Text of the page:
President Biden will warn Boris Johnson not to backtrack on his Brexit deal when they meet for the first time at next week’s G7 summit.
According to The Times, he will use a bilateral meeting with the prime minister before world leaders descend on Cornwall to spell out America’s unequivocal support for the Northern Ireland protocol.
Biden is expected to tell Johnson that the US sees the deal – which the prime minister agreed in 2019 – as essential to maintaining peace in Northern Ireland and safeguarding the Good Friday Agreement, of which America is a guarantor.
The president will also caution that the prospects of a post-Brexit trade deal between the UK and US will be jeopardised if the situation remains unstable.
But, the newspaper reported, Biden is also expected to make it clear to Brussels that he expects the European Union to stop being “bureaucratic” – and adopt a more flexible approach to the implementation fo the deal.
The protocol was designed to prevent a hard border in Ireland, effectively by keeping Northern Ireland inside the bloc’s single market and customs union.
That has angered unionists, who are enraged at new restrictions on trade between Britain and Northern Ireland which they believe threatens the province’s place in the United Kingdom.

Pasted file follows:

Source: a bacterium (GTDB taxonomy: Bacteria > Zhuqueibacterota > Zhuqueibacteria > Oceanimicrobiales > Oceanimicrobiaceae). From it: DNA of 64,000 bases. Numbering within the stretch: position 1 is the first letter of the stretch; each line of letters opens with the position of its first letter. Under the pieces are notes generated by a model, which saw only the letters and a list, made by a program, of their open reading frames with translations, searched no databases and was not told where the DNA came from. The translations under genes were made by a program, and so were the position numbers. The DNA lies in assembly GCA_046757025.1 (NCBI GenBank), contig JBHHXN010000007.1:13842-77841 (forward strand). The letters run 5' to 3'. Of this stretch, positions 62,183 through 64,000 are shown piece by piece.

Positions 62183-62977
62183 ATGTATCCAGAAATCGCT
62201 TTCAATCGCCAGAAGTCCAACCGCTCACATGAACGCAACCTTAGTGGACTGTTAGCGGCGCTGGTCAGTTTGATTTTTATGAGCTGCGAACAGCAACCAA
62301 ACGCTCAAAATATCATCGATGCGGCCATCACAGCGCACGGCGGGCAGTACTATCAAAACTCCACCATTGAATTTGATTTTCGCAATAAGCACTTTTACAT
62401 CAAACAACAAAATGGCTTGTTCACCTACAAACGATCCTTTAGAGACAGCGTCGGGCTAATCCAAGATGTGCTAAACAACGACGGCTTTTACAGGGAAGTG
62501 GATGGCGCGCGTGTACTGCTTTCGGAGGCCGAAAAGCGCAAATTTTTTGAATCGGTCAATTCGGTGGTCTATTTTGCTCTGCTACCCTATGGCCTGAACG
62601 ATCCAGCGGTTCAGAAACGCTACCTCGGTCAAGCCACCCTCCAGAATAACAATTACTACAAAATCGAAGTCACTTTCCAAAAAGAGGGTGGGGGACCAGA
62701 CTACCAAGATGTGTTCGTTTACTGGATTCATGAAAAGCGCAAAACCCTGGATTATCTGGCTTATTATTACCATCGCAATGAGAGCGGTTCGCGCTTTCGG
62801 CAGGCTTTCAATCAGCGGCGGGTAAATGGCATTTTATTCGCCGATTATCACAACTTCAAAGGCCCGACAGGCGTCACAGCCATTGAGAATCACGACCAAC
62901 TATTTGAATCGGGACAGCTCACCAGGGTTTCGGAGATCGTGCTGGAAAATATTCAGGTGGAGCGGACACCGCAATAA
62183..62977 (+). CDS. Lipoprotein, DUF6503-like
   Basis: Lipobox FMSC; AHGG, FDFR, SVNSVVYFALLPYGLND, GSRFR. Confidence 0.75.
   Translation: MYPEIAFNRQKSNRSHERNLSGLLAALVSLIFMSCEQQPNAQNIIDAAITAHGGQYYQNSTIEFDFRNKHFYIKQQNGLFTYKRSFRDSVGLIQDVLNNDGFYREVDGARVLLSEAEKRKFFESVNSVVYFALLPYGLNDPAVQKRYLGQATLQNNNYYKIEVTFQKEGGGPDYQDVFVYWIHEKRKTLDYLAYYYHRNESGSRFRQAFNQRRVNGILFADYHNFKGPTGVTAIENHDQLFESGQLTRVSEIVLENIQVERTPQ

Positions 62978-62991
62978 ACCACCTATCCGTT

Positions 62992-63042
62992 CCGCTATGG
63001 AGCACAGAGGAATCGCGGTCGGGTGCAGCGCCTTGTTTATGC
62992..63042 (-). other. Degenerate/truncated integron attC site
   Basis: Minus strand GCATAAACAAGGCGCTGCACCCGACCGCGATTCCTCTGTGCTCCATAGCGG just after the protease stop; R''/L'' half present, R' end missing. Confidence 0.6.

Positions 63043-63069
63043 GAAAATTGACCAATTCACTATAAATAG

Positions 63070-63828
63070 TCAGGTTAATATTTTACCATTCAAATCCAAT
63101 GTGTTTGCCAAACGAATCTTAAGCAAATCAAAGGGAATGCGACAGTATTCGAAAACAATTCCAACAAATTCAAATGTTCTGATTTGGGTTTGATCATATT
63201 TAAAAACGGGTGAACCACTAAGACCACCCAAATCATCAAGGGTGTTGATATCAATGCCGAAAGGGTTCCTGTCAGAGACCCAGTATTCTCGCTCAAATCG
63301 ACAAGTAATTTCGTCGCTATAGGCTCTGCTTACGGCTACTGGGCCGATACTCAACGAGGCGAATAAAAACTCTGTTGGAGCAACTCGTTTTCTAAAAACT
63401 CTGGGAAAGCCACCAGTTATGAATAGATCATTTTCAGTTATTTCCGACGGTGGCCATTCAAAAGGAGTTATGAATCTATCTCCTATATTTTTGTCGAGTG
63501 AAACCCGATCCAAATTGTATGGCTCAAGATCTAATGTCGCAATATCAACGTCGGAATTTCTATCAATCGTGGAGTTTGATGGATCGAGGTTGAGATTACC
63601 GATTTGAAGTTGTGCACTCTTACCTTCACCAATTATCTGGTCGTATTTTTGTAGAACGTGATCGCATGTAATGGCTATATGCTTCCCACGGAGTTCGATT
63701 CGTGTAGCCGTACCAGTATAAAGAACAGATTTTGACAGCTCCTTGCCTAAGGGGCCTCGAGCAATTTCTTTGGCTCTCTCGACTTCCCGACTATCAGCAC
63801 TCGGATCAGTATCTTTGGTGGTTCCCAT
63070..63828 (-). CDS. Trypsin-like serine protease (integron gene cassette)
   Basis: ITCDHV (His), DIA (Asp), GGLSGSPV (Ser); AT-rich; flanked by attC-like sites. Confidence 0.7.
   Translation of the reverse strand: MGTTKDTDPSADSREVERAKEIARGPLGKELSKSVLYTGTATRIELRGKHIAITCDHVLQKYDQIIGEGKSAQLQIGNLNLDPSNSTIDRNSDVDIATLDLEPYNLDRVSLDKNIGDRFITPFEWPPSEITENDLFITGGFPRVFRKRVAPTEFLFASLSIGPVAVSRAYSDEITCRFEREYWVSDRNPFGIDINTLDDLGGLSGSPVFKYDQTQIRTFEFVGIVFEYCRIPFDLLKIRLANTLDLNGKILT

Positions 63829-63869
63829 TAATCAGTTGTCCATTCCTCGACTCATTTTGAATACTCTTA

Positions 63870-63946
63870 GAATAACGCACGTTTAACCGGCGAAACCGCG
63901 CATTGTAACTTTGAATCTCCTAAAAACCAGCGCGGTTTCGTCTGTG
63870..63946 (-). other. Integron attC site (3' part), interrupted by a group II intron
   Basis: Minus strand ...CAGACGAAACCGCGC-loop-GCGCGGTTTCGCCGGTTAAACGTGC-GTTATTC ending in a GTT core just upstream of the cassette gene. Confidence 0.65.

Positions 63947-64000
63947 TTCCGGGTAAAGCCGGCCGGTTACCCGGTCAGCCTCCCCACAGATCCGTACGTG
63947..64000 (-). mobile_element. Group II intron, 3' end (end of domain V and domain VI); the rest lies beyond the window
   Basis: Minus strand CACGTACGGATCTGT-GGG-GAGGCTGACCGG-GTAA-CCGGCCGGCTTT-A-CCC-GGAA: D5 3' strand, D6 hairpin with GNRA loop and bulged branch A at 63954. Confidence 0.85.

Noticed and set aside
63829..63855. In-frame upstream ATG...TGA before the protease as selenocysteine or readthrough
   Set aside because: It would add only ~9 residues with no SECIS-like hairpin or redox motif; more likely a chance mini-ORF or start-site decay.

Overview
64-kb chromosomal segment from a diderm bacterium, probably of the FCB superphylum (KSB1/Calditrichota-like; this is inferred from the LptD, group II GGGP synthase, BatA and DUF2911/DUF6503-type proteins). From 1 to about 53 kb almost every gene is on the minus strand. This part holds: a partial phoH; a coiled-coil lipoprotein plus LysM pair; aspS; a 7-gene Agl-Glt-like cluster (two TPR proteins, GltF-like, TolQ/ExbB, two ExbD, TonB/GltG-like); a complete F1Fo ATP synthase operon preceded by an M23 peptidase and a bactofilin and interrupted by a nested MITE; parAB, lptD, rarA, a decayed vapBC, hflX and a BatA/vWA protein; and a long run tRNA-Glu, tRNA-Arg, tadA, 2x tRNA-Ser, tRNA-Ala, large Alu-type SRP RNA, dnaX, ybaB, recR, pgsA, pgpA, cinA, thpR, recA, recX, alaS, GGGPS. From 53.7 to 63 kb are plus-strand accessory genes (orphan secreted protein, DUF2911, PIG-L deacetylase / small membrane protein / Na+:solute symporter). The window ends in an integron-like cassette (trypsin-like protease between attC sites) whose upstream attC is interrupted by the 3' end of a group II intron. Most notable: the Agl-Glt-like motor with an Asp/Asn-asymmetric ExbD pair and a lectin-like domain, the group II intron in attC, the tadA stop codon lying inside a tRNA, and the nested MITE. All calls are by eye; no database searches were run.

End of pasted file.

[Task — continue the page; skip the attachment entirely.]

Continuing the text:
There is reportedly increasing nervousness about the impasse in Washington. The EU last week accused Johnson of “taking them for fools” – and wanted that Brussels was drawing up plans to impose trade sanctions if progress wasn’t made on implementing the agreement.
Brussels diplomats believe Johnson may want to “deliberately collapse the protocol”, The Times reported, citing unionist opposition and the threat to the Good Friday agreement.
But senior government sources have rejected those suggestions. Lord Frost, the Brexit minister, wrote yesterday that the EU was being insensitive to the protocol’s “real-world impact on lives and livelihoods”.
“Because we are operating under the EU’s legal framework we have very limited discretion to operate the rules in a way which makes sense on the ground in Northern Ireland,” he wrote in the Financial Times.
The Irish government is believed to have lobbied Biden – who has Irish heritage – to intervene. “The administration is now convinced that the protocol has to be made to work and is integral to the peace process,” a senior diplomatic source told reporters.
The UK and EU are set for talks on Wednesday – but expectations of a breakthrough are low.
João Vale de Almeida, the EU ambassador to the UK, told Times Radio last week: “What our British friends asked from us was pragmatism. And we have proven that we want to be pragmatic, but pragmatism requires trust.
“If you don’t have trust and if you create frustration then these are not the best conditions to find consensual solutions.”